Distance: 1.2 mile out and back 

Difficulty: Easy 

Gibbs Falls

Gibbs Falls is a 35 ft horseshoe tail waterfall. I stopped at Gibbs Falls on my way up and down climbing Mt. Pierce. Mt Pierce is a 4,000 footer but it is one of the easier ones if you wanted to start that journey. This waterfall is gorgeous, it flows into a nice, clear pool you can take a dip in or just soak your feet after a big hike. The trail is called Crawford Path and it is one of the oldest maintained trails in the United States. It will lead you up to Mt. Pierce and eventually over to Mt. Washington. If you just wanted to go to the falls it is an easy 0.2 from the parking lot. 

Start: Mt. Clinton Road(closed in winter ) Crawford Connector lot

Distance: 0.4 miles 

Difficulty: Easy 

Basin Cascade Trail

This trail is one of my favorites. It starts at the Basin which is a large pothole created in the Pemigewasset River. It is 30 feet wide and 15 ft deep. It formed about 25,000 years ago as the Ice Age receded. Melted water from the glaciers eroded the granite bedrock and for many years after sand and stones were whirled around by force of the river creating the smooth sidewalls of this waterfall.  Then the trail continues onward towards Kinsman Falls and Rocky Glen Falls. Kinsman Falls is a narrow 15 ft plunge into a big pool that is hidden away on the side of the trail. This pool is big enough to take a swim in on a nice hot day if you wish. The water is generally very cold so beware. Next you will hit Rocky Glen Falls which falls 35 ft over jagged steps between narrow gorge walls into deep pools. All along this trail is great scenery and places to sit and admire the beauty. If you wish for a longer hike this trail continues on to Lonesome Lake and Kinsman Pond.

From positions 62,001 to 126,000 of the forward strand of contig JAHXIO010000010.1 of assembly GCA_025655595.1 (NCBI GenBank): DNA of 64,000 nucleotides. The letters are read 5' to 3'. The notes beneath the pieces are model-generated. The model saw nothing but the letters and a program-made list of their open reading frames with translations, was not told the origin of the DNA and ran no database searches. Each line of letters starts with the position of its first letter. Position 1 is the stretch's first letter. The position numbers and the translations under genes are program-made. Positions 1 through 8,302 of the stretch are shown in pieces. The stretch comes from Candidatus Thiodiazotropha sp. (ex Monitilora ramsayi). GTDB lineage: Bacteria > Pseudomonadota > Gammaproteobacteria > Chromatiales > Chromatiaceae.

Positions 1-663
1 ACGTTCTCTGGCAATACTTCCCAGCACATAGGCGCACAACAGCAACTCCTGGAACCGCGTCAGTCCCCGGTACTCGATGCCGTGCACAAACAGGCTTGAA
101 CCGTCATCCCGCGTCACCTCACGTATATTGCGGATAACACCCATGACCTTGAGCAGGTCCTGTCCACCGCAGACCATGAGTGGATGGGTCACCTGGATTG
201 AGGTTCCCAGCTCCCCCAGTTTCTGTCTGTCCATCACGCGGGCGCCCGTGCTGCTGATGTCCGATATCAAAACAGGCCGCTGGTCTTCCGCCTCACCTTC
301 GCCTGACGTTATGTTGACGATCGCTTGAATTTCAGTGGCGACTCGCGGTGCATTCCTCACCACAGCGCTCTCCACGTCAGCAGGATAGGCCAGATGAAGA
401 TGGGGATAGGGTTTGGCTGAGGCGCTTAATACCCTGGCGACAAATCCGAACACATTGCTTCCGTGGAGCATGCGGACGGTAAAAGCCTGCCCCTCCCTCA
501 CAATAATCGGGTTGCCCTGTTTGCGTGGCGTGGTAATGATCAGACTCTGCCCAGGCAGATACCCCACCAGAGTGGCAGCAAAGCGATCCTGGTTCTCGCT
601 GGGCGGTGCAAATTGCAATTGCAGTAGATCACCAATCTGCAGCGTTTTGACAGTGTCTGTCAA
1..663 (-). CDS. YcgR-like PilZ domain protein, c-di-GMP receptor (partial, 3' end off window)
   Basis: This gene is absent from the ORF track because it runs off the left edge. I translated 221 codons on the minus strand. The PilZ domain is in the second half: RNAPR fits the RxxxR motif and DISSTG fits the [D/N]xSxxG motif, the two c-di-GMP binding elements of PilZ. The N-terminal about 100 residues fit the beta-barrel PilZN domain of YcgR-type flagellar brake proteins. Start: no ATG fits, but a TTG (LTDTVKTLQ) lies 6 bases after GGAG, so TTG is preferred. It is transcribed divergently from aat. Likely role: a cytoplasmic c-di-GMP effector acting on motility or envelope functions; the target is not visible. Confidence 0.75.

Trailhead: The Basin on Interstate 93 parking on both north and south bound

Distance : 2.2 mile out and back 

Difficulty: Easy. Continuing on to Lonesome Lake or the Kinsmans will be more difficult. 

The Basin
Kinsman Falls
Rocky Glen Falls

Cloudland Falls

Cloudland Falls is on the Falling Waters Trail, in Franconia Notch State Park. This trail is one of the busiest in the park as most people do this hike as a loop going up Little Haystack over to Mt Lafayette and down Old Bridle Path. However many people hike just to see Cloudland falls. Along the hike, you pass several different falls including Stairs Falls, then Swiftwater Falls, and then the highest is Cloudland Falls reaching about 80 ft.

Start: Falling waters Trailhead along interstate 93. The trailhead does fill up quickly on the weekends